12 Mar 2013

The Crime LINKS in the Smoke

in response to Scott Flanagan's request for an artist book for his edition The Rose Collection, Campbell Walker created a bookwork called The Crime LINKS in the Smoke. It was made from pages of burnt books, sourced from the strewn debris of detective fiction covering the upper floor of the Dunedin second hand bookstore Raven Books, where I once worked, and Campbell did for a while as well. 

The bookstore's owner, Paddy Rainsford, had been an avid collector of the crime fiction genre, with many rare and signed editions, but his collection had been destroyed in a fire the previous August. A year later, we had gone back to the shop, and Campbell had picked up the pages. The pages were physically cut, pasted and re-ordered into a new sequence in the unique book work given to Scott.


Campbell and I performed from a photocopy of the work on 19 September 2012 as part of the 2012 Octagon Collective readings series, at Circadian Rhythm cafe, Dunedin, New Zealand. the performance was captured on video by University of Otago academic and iterative poetry specialist Jacob Edmond:

Jacob also penned some thoughtful commentary on the work, under the title of Local Crime : Forensic Iterations in the Modern and Contemporary poetics journal Jacket2, which is readable here :

"New Zealand artist Campbell Walker’s 2012 work The Crime LINKS in the Smoke is an undead work that plays on the print book as both fetishized object and repeatable copy. The Crime comprises cut-up pages from detective novels that were burnt in the fire that destroyed Raven Books, a secondhand bookshop on Princes St in Dunedin, New Zealand. Walker’s book is a memorial both to a particular shop and to the town where it was located. Dunedin, the small city near the southern end of New Zealand where I live, is known for its penguins and sea lions but also for its crumbling Victorian grandeur. Now mainly a university town, Dunedin was once New Zealand’s largest and most prosperous city, and the energetic local cultural scene today springs partly from the spaces opened up by the slow urban decay of a city that never grew. Walker’s work links the fate of Raven Books and Dunedin to the fate of the print codex at a time when bookstores everywhere are closing their doors and e-book sales are increasing exponentially.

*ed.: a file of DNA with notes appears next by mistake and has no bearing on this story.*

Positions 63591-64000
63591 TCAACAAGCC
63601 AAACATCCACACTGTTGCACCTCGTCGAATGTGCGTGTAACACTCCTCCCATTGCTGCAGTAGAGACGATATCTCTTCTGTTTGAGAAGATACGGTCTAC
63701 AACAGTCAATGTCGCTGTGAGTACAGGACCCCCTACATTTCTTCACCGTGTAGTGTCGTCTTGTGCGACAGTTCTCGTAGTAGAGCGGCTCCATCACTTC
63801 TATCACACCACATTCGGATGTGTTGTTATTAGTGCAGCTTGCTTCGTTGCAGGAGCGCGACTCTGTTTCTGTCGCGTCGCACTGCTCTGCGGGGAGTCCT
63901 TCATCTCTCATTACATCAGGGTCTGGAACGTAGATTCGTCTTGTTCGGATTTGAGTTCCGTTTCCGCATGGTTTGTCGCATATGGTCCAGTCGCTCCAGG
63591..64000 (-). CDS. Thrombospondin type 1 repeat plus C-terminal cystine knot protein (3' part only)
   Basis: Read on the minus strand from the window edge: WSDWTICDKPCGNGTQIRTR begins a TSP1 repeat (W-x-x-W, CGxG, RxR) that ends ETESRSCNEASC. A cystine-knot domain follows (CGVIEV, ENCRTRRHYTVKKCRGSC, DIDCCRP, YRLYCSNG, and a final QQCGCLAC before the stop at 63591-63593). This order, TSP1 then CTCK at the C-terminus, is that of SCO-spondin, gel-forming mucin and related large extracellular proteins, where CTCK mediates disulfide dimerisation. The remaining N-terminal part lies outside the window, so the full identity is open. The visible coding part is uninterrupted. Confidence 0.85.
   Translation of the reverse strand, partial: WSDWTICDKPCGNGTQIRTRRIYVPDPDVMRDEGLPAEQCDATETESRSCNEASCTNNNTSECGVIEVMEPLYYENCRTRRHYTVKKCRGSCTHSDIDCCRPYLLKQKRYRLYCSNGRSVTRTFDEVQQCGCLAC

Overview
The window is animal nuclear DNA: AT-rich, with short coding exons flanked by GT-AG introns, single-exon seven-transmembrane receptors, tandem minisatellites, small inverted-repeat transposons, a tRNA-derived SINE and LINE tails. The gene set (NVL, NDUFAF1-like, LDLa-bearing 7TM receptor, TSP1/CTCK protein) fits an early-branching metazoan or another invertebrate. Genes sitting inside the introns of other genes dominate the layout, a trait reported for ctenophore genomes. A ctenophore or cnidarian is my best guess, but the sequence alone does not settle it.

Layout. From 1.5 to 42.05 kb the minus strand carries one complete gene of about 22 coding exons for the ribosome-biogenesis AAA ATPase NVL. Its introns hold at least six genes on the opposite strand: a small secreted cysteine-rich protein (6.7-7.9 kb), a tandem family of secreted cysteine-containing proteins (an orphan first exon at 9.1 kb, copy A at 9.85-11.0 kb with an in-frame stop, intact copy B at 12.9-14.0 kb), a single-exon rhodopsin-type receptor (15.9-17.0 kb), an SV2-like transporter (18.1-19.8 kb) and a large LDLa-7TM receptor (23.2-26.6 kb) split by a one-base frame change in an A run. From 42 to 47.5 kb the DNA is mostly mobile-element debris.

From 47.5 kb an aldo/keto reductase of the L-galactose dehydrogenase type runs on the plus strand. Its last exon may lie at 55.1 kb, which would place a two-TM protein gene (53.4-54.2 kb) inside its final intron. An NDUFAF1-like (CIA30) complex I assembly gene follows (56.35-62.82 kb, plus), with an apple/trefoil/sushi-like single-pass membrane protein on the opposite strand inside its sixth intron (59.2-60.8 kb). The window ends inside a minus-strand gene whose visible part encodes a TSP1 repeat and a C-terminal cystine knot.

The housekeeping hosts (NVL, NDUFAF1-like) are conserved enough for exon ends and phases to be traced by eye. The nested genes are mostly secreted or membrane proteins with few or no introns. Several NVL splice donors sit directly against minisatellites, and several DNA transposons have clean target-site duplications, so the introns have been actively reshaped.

By singing Walter Benjamin’s celebration of the codex, Kenneth Goldsmith ironically acknowledged that the book today might just as well mean an e-book or an audiobook, as something made from trees and ink. Walker’s reiterated book seems, by contrast, to stress the material, albeit damaged, paper-based object in the mode of a range of contemporary bookwork art. Indeed, when displayed in the Christchurch Art Gallery (in a city whose past has been even more ravaged––as a result of a terrifying and tragic earthquake two years ago), the work very much takes on these qualities.
Yet The Crime does not follow so many recent bookwork pieces and treat the book as simply a fetishized object for nostalgia. By splicing together crime fiction novels, Walker also emphasizes the repeatability and interchangeability of the genre and its throwaway lines. Walker has also repeated The Crime by performing the work with sound artist and poet Sally Ann McIntyre. (Both McIntyre and Walker once worked in Raven Books.)

If one takes the various documentary digital images and performance into account, The Crime ceases simply to be a forensic record––a document of personal and local history that bears witness to the loss of a bookshop and to Dunedin’s urban decay. Instead, the work becomes about “burning” in the digital sense––the possibility of further copies and versions that unsettle and overlay notions of materiality tied to the paper page."